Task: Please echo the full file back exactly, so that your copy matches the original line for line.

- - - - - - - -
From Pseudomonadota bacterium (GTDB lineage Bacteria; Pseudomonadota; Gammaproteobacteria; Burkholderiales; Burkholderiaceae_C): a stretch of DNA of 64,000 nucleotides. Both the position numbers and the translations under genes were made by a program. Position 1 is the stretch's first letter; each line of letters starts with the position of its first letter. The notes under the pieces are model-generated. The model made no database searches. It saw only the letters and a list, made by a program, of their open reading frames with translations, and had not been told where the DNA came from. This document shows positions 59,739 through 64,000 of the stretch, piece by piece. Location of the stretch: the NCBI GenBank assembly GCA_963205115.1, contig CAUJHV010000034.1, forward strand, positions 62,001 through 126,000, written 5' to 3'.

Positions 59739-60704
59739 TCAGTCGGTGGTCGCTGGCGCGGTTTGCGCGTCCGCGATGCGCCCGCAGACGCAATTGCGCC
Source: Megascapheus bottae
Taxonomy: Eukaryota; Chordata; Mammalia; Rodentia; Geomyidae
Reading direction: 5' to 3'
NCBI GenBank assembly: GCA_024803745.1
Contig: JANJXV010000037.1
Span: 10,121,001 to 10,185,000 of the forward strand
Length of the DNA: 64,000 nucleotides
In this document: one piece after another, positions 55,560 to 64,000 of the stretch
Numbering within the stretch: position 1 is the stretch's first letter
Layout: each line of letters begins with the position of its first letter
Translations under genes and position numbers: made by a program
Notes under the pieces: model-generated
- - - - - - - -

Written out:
From Pseudomonadota bacterium (GTDB lineage Bacteria; Pseudomonadota; Gammaproteobacteria; Burkholderiales; Burkholderiaceae_C): a stretch of DNA of 64,000 nucleotides. Both the position numbers and the translations under genes were made by a program. Position 1 is the stretch's first letter; each line of letters starts with the position of its first letter. The notes under the pieces are model-generated. The model made no database searches. It saw only the letters and a list, made by a program, of their open reading frames with translations, and had not been told where the DNA came from. This document shows positions 59,739 through 64,000 of the stretch, piece by piece. Location of the stretch: the NCBI GenBank assembly GCA_963205115.1, contig CAUJHV010000034.1, forward strand, positions 62,001 through 126,000, written 5' to 3'.

Positions 59739-60704
59739 TCAGTCGGTGGTCGCTGGCGCGGTTTGCGCGTCCGCGATGCGCCCGCAGACGCAATTGCGCC
Source: Megascapheus bottae
Taxonomy: Eukaryota; Chordata; Mammalia; Rodentia; Geomyidae
Reading direction: 5' to 3'
NCBI GenBank assembly: GCA_024803745.1
Contig: JANJXV010000037.1
Span: 10,121,001 to 10,185,000 of the forward strand
Length of the DNA: 64,000 nucleotides
In this document: one piece after another, positions 55,560 to 64,000 of the stretch
Numbering within the stretch: position 1 is the stretch's first letter
Layout: each line of letters begins with the position of its first letter
Translations under genes and position numbers: made by a program
Notes under the pieces: model-generated